The First Amendment and its associational rights and freedoms are not tested by popular groups or causes. Only controversy can help establish the limits of constitutional rights. Fraternities and sororities (“fraternities”) have certainly been controversial during their 236 years of existence.
Colleges often regulate fraternities more strictly than any other organization. Fraternity members may be barred from wearing their letters or mentioning their affinity during certain times of the year. Recruitment of new members is generally permitted only at certain times and in certain ways. Fraternity members may be required to engage in philanthropy or maintain a specific grade point average, where unaffiliated students have no such requirement. And many colleges have banned entire fraternity systems, while encouraging substantially similar themed dormitory housing, or fraternity-like living arrangement controlled by the school. At some point these restrictions certainly must violate the associational freedoms in the First Amendment.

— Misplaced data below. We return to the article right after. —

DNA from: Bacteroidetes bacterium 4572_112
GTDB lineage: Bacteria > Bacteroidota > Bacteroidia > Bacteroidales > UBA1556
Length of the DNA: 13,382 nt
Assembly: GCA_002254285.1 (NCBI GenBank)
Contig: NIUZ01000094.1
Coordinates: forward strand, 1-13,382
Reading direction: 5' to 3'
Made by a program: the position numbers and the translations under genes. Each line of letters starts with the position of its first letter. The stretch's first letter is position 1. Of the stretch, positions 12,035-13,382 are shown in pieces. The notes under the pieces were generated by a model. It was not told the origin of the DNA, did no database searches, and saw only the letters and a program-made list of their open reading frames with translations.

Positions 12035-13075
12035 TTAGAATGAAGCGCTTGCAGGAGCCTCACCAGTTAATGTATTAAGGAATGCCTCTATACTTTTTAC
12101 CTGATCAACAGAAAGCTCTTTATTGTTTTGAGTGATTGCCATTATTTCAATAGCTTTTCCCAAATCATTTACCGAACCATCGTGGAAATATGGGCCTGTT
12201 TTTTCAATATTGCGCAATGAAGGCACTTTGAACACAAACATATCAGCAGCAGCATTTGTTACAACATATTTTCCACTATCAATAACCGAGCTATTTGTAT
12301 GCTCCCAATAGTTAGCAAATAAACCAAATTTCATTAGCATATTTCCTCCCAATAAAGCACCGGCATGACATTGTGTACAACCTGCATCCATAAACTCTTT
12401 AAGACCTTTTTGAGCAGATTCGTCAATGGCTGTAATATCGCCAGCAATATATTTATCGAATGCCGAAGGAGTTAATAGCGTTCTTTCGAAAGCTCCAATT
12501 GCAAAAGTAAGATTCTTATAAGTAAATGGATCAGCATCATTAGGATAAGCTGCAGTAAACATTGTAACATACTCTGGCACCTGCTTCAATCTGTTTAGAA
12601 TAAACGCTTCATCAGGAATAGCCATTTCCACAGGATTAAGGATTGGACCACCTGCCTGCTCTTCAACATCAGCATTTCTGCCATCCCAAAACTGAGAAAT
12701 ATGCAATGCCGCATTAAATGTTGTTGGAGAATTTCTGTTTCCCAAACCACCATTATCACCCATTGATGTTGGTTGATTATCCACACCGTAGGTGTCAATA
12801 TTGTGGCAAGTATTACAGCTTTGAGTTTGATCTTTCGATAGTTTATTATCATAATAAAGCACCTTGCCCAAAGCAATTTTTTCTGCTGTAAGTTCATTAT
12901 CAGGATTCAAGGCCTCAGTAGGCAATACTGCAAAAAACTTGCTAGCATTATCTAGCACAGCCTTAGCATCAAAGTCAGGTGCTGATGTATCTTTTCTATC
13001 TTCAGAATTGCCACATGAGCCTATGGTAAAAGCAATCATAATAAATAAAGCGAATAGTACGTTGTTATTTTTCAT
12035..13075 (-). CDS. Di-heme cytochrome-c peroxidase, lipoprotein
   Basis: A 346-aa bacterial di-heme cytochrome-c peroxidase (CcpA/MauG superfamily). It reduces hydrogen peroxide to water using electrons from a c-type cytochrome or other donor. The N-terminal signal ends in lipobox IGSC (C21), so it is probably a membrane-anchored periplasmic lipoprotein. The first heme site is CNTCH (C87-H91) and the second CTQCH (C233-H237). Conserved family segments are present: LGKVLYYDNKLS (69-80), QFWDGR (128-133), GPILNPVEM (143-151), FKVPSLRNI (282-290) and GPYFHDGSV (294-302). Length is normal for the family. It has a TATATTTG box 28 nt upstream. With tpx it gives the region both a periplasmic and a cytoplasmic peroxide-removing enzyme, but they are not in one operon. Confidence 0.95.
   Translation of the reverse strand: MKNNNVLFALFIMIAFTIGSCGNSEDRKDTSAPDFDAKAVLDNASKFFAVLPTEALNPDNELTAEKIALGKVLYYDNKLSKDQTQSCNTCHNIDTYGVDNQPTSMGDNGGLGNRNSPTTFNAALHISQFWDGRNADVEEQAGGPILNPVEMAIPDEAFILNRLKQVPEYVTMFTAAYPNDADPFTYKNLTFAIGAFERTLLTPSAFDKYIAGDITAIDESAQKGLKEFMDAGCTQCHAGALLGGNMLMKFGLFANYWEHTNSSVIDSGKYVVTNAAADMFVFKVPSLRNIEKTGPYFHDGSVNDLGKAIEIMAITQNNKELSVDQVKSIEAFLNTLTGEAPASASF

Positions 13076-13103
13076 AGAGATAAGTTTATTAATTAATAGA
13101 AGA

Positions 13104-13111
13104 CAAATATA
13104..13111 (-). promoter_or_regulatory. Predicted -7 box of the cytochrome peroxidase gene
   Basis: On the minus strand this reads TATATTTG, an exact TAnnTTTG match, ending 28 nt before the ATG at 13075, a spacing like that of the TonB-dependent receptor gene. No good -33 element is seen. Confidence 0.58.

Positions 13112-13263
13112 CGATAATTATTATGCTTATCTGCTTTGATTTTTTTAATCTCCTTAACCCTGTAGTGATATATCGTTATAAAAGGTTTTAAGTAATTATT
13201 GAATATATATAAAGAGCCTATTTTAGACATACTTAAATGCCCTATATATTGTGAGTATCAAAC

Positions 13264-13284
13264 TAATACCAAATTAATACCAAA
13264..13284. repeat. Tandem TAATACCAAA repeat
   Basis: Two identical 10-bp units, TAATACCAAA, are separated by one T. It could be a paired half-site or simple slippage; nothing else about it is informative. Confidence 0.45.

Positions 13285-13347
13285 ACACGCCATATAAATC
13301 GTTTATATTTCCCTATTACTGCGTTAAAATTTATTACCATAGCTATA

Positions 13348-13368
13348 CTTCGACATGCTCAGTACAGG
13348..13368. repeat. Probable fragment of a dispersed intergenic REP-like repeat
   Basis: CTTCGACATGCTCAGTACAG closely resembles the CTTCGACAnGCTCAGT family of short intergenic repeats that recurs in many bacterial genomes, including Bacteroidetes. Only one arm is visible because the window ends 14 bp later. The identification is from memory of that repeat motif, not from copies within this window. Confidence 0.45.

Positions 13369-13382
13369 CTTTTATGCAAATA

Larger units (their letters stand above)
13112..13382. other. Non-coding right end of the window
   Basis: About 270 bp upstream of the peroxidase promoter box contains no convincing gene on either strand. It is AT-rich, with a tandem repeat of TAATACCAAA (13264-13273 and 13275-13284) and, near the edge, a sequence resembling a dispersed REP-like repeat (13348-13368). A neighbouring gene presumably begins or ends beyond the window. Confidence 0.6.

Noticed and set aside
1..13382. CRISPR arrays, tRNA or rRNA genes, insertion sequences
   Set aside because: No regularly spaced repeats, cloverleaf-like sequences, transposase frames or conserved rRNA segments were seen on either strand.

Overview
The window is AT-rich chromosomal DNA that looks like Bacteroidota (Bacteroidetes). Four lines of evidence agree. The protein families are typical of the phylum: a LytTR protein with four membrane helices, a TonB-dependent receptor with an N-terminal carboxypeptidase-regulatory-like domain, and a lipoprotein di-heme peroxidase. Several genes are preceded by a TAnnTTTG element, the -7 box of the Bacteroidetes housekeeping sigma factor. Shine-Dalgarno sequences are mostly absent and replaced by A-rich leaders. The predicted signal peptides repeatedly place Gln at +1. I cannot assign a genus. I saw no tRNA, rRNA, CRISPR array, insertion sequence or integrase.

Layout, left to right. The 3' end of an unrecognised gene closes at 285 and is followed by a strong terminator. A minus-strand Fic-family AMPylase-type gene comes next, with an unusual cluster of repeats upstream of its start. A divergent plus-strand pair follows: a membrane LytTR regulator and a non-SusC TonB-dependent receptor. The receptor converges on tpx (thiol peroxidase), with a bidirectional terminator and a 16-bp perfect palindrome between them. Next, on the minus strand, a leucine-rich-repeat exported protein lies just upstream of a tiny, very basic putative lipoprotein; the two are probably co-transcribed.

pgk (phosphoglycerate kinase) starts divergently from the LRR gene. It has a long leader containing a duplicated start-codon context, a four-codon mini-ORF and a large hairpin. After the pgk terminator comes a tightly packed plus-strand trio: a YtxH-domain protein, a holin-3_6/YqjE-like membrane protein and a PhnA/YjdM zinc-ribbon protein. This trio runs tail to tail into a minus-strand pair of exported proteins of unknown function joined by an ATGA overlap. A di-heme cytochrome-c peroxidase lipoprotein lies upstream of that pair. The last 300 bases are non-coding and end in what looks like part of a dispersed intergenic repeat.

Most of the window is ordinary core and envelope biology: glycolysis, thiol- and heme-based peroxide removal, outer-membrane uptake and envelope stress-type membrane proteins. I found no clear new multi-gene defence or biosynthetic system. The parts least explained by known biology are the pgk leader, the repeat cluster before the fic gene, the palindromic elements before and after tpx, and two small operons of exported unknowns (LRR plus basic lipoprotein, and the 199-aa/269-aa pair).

Two recent Supreme Court cases suggest that there is a greater freedom of association for college fraternities than has been previously recognized by lower courts. This article discusses in great detail the history of fraternities and the freedom of association. The article discusses and critiques every relevant case and analyzes existing case law in light of Christian Legal Society and Citizens United. The article concludes by suggesting that these two Supreme Court cases may have opened a new path for fraternities to assert their associational freedoms under the First Amendment.
- Higher education,
- freedom of association,
- first amendment
Available at: http://works.bepress.com/mark_bauer/6/